Lethal League is a fighting game based on an endearingly simple premise: you must hit a baseball into your opponent’s face while they try to do the same to you. The ball ricochets around the arena as you fight, and you’re only safe from its careening path if you were the last person to hit it. Every time you hit the ball it moves faster and faster (eventually breaking the sound barrier if you can keep going that long), until it becomes nigh-impossible to hit with normal human reflexes. It’s a delicious mix of Smash Bros. and Pong, with a dash of Jet Set Radio for flavor.
If you’re anything like me, that probably sounds like a recipe for the greatest party game ever. Indeed, Lethal League oozes style, and exemplifies the “pick up and play” philosophy that’s allowed Smash to dominate living rooms the world over. It has the heart and soul of a truly great game. Unfortunately, it seems to be missing a lot of other bits.
Lethal League is built around a pretty simple set of mechanics. You can run (or jump) and either hit or bunt the ball when it comes toward you. Hitting the ball allows you to send it flying off in one of three directions (either straight forward or at an angle up or down), while bunting it slows it down for a more precise swing. Doing either will change the ball to your colour, and if it hits a player of a different colour, it kills them instantly. If you hit the ball four times in a row you can use a special attack, which varies from character to character. Compared to, say, Blazblue, it’s very easy to get these fundamentals down, but that’s not necessarily a bad thing. A game can be less complex than its contemporaries and still match them in terms of depth.
The trouble is, Lethal League can’t match any serious fighting game – or even a silly one – on any level. With only four modes (online/offline versus, practice, and an arcade-style “challenge” that’s hidden in the extras menu), it doesn’t offer much in terms of variety – especially if you don’t have a friend to play with. Online play is stable, but Lethal League’s community isn’t all that big, and it can take forever to find a match. You’re going to need a reliable friend or three to play the game with you if you want to get much out of its multiplayer.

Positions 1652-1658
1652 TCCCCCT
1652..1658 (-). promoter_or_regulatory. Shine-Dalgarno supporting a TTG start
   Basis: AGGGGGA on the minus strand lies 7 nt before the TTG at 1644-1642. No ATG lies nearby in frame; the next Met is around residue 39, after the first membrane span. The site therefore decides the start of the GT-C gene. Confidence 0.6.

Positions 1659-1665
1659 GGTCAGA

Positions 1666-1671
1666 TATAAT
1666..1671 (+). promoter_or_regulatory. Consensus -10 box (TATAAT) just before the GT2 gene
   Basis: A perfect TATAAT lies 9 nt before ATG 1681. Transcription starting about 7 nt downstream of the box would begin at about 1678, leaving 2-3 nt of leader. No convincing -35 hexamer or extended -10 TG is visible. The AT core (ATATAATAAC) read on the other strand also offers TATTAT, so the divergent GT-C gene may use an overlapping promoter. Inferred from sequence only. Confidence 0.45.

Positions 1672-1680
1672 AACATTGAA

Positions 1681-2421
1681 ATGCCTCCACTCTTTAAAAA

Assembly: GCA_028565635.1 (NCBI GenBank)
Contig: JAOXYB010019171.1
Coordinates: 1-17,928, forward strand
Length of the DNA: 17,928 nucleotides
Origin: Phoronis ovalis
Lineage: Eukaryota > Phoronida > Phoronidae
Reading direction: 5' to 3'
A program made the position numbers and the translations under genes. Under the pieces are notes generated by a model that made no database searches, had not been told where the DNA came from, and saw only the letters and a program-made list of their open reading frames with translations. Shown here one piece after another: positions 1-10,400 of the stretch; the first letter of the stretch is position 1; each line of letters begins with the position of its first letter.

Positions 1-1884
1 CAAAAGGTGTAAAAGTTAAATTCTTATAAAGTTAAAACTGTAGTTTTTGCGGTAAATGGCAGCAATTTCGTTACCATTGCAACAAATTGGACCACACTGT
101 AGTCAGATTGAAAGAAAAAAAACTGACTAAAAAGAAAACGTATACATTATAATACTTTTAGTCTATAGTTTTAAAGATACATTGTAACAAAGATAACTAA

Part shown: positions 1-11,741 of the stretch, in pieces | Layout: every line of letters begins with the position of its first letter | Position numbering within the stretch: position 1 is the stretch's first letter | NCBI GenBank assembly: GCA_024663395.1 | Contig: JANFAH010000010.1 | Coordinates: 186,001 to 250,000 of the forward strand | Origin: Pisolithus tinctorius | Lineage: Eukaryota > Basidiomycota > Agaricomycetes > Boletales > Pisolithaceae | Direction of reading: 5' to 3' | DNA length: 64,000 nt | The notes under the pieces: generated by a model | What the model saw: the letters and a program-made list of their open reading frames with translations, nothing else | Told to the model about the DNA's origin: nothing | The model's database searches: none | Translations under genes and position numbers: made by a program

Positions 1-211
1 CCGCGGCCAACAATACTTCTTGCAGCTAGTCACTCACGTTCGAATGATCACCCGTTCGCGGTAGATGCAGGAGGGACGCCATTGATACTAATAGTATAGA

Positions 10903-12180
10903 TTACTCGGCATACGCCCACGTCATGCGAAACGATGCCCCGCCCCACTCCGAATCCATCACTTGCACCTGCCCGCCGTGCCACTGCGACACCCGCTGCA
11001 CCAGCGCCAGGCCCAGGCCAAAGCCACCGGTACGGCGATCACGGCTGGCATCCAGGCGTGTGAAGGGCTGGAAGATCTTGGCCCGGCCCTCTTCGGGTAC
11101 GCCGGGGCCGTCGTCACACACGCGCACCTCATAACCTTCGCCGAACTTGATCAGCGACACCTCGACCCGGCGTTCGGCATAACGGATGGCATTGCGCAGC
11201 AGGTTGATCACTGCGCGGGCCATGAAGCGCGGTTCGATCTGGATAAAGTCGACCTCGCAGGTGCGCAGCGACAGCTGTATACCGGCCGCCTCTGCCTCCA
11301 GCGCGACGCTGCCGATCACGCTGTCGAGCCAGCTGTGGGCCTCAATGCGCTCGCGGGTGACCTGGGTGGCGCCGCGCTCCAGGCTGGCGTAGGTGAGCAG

As for single-player content, practice mode is a bit of a joke, and “challenge” mode is a boring slog. You need to get through ten fights with only two lives, and you have to start over if you lose them. That wouldn’t be so bad if the fights were randomized, but every run through challenge mode is identical to the last, meaning you have to suffer through the same fights that you’ve already won over and over again to get back to the part that gave you trouble. It feels lazy and cheap. The enemy roster doesn’t even change based on your character choice – which would have only required five variants in the first place.
And that’s the real crux of the problem: Lethal League has only five characters. While I’m all for fighting games with simple mechanics, and I realize that it’s difficult to make a lot of characters feel unique in such titles, a roster this small is absolutely unacceptable. As a point of comparison, DiveKick’s system makes use of only two buttons, and its development team managed to create 13 distinct characters. And not only is this game’s eponymous league light on competitors, the ones that are there only feel nominally different from one another. Outside of their different special attacks and some variations in movement ability (one can double-jump and another two can cling to walls in different ways), there’s not much that sets any one character apart. With that said, they do all have pretty distinct personalities.